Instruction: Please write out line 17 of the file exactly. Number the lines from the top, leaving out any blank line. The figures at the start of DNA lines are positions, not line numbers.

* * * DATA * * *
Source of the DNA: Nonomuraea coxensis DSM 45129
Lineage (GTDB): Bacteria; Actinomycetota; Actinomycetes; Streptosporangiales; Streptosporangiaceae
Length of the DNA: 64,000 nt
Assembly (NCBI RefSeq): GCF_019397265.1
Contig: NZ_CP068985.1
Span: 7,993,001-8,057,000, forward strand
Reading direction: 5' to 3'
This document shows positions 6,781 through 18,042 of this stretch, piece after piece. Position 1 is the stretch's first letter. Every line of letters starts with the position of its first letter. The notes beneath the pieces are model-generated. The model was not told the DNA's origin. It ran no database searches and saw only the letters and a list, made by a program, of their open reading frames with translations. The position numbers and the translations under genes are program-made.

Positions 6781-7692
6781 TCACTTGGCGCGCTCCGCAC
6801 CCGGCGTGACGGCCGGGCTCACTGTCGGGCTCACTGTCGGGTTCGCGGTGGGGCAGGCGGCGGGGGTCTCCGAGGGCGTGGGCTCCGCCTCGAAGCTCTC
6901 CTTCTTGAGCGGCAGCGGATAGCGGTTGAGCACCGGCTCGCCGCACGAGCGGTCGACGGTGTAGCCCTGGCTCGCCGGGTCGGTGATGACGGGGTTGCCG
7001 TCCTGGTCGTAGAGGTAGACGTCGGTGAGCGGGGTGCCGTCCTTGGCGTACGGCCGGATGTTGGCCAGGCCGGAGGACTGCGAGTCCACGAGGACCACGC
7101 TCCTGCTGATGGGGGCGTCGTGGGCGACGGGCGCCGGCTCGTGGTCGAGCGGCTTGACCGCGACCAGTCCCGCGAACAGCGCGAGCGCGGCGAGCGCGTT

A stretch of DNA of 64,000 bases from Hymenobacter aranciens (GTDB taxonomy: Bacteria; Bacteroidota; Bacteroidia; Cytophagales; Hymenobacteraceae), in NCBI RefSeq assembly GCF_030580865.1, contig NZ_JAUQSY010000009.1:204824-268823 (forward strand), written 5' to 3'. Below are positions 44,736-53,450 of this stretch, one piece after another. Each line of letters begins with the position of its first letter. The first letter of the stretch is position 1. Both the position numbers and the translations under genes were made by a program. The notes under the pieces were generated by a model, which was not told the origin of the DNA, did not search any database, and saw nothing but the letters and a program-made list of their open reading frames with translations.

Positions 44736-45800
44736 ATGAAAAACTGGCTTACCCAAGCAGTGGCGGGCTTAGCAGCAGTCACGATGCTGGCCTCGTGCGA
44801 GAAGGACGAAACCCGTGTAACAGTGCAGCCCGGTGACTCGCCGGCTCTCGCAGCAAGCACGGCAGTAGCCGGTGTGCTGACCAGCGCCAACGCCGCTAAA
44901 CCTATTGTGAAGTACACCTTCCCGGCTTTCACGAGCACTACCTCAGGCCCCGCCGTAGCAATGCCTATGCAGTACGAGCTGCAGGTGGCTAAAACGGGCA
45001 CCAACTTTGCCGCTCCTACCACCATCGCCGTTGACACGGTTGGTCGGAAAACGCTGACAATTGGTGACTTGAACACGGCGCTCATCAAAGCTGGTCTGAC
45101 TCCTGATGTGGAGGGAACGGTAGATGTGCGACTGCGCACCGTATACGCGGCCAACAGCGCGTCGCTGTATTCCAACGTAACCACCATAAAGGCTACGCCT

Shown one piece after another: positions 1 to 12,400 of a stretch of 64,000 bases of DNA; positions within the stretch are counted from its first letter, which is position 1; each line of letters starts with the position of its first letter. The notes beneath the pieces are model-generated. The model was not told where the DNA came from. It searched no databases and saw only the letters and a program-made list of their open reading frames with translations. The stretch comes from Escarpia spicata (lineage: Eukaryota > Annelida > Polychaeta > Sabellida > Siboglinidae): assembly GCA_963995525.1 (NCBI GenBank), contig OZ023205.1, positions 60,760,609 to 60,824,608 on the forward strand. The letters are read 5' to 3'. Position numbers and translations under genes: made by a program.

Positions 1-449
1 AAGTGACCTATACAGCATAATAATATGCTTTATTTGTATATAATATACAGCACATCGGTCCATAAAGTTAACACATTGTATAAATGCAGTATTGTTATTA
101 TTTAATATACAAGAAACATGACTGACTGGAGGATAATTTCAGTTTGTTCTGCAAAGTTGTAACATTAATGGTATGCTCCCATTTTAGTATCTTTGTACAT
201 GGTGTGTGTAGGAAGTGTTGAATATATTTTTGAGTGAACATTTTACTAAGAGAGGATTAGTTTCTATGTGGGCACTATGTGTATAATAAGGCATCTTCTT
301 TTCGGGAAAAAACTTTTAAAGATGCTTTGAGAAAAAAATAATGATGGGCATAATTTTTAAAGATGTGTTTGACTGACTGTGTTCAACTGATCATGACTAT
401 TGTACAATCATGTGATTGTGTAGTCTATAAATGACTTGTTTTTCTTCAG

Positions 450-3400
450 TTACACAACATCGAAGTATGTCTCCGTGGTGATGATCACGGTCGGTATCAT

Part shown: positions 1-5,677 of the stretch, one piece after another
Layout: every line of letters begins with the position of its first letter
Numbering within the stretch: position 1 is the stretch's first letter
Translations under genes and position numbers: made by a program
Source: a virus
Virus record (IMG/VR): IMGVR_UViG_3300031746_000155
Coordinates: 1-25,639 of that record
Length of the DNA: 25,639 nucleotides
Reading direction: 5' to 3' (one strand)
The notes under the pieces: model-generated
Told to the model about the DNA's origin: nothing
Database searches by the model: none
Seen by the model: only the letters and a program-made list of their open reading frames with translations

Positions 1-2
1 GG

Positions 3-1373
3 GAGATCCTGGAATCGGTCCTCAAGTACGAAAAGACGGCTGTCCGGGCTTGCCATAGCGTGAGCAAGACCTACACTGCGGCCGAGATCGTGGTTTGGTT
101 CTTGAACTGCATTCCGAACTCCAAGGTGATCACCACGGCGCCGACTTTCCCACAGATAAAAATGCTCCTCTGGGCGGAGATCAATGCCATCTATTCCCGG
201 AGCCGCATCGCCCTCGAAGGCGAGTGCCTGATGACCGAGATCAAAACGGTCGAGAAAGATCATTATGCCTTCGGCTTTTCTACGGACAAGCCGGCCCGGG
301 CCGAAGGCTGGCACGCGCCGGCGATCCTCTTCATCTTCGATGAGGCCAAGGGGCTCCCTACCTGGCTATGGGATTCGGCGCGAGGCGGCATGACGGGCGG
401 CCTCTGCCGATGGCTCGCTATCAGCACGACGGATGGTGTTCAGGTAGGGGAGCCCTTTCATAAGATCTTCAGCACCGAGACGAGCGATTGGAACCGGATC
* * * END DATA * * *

44736 ATGAAAAACTGGCTTACCCAAGCAGTGGCGGGCTTAGCAGCAGTCACGATGCTGGCCTCGTGCGA